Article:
A2: Low Fidelity 3D — Studfinder

For this project we were asked to create a low-fidelity 3-D prototype using basic materials such as cardboard, foam, etc. The task was to redesign a wall stud finder that could comfortably be used in both hands and held at different angles.


I knew that wall stud finders had traditionally very flat surfaces and box-like in structure. After googling some of the more popular wall stud finders it was apparent that most of them emphasized on just holding the stud finder by two contact points. I wanted to eliminate that and create something that engaged the entire hand to comfortably hold the device against the wall so that it didn’t require all of the work to be done at two points.

Here are my initial sketches:

Process is from right to left

From my sketches you can see how I immediately started to deviate from the box look and headed towards more curved shapes for the body of the stud finder. I wanted it to be more ergonomic and have more contact points with the hand that would use it. In the beginning I designed it to have part of the body rest on the hand between the thumb and pointer finger. I also drew some ideas of grips on the sides of the device.


I constructed my first prototype out of foam and after some user-testing I realized that the user didn’t really know how to hold it because of all of the different curves. This led to the second prototype that I made out of a old butter box, part of a shoe horn, and rubber bands. I pieced things together quickly with a hot glue gun.

Top Pictures: construction of the main body. / Bottom Pictures: Adding Rubber bands to the sides for grip

The shoe horn served as a protruding piece that would force the user to make contact with it using their palm and it would help guide their hand to orient itself more consistently. Also the rubber bands on the sides were strategically placed as affordances for the fingers. The area of the rubber band grip was designed to accommodate both left and right hand users of the stud finder. One piece of the prototype that is not shown are the pennies that I used to give the actual prototype some weight, which also changed the way that the users decided to hold the finder.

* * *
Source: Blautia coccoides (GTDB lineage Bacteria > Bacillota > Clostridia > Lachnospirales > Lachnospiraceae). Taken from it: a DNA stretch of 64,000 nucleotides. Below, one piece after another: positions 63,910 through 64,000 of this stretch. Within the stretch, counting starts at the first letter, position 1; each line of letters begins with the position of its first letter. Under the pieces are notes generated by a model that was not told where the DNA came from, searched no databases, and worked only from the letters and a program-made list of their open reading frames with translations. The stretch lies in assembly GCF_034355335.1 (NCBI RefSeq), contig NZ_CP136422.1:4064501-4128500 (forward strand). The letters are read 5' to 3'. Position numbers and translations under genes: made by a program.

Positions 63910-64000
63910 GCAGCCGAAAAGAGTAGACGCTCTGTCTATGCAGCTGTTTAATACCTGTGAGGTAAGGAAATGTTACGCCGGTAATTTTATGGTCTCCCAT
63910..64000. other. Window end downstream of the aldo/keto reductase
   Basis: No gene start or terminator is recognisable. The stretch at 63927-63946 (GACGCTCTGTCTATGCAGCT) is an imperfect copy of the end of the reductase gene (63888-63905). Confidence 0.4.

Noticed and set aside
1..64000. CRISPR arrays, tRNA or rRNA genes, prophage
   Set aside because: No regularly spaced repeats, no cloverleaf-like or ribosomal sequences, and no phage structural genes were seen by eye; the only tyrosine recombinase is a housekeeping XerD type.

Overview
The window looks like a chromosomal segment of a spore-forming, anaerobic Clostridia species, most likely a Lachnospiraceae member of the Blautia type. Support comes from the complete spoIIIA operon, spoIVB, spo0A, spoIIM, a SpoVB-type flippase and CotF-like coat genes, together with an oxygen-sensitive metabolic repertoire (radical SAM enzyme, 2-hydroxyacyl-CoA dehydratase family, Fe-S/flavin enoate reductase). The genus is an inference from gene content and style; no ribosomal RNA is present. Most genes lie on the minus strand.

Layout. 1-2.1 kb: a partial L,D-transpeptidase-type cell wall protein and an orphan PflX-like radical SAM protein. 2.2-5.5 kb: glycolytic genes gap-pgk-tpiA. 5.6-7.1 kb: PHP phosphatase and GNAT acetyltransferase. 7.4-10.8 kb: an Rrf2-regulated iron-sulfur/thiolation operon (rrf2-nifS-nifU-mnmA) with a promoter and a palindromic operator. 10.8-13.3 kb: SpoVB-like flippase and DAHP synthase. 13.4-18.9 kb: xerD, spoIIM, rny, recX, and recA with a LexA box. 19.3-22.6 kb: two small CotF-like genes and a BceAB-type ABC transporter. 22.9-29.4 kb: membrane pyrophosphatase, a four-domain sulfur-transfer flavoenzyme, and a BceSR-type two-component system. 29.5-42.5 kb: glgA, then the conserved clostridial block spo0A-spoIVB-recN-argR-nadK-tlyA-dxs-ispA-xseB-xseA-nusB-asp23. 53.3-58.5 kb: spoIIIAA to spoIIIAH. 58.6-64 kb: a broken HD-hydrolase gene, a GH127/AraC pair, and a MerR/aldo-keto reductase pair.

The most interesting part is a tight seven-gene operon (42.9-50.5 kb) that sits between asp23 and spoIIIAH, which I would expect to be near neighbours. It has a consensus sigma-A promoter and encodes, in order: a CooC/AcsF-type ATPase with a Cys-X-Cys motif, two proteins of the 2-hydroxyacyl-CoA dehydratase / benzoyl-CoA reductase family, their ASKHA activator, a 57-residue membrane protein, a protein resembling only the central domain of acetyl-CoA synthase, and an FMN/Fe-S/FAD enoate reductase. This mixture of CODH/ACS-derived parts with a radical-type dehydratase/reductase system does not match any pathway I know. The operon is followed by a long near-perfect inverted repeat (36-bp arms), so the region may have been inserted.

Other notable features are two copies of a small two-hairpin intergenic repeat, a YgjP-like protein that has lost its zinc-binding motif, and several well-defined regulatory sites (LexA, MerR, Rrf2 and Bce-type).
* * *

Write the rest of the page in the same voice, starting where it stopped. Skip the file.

Here are some close ups of the finished prototype:

Top left: The full assembly is able to stand upright because of the penny weights. / Top right: Detailing of the rubber band grip.
Bottom left: interface of the finder that displays calibration. / Bottom right: the stud finder with the flash light


I tested this prototype by creating a fake scenario where the user would need to find and mark studs in dry wall. I accomplished this scenario by marking clear tape with “studs” and inserted a flash light in the body of the prototype to emulate the laser that would signify the existence of a stud.

The tasks were:
1. Hold the stud finder against the wall 
2. Calibrate the stud finder 
3. Scan the wall with the stud finder
4. Mark where the studs are

What worked well:
I think that the best part of my prototype was the shape and also the grip that was placed on the side of the box. The users that tested the stud finder remarked that the device fit well in their hand because “it felt natural, almost like a computer mouse.” The user also said that the grips were helpful and let her know where to place her pointer finger when grabbing the device. Also I think that the penny weights made a huge difference because in a way it forced the user to hold the device in a certain way instead of a light prototype that could be effectively held in way more different directions. The user was able to pick up the device and scan the wall for the “studs” pretty fast and accurately with one hand using the stud finder and the other using a pencil.

What needed Improvement:
The number one thing that really stood out to me was the calibration portion and affordance of the device for calibration. As shown earlier, the device was made up of a shoe horn attached to a butter carton. The top part of the shoe horn that sticks out from the device was intended to be a touch pad that could be tapped to calibrate and held to turn off and on. However, it didn’t seem the easiest for users to do that with one hand. Also I feel like the interface of the device was weak and static. It didn’t seem like it was much use to the user and that the light was more intriguing and guiding for the tasks given.

I would say that this low-fidelity prototype was a good exploration of creating a very useful and life-like tool with limited or low-quality materials. I was able to get shapes and create features/affordances that I would not have been able to do with a paper prototype. Of course the task was different and it was more industrial yet the interactions and tests were unique and offered great insights to designing something like this.

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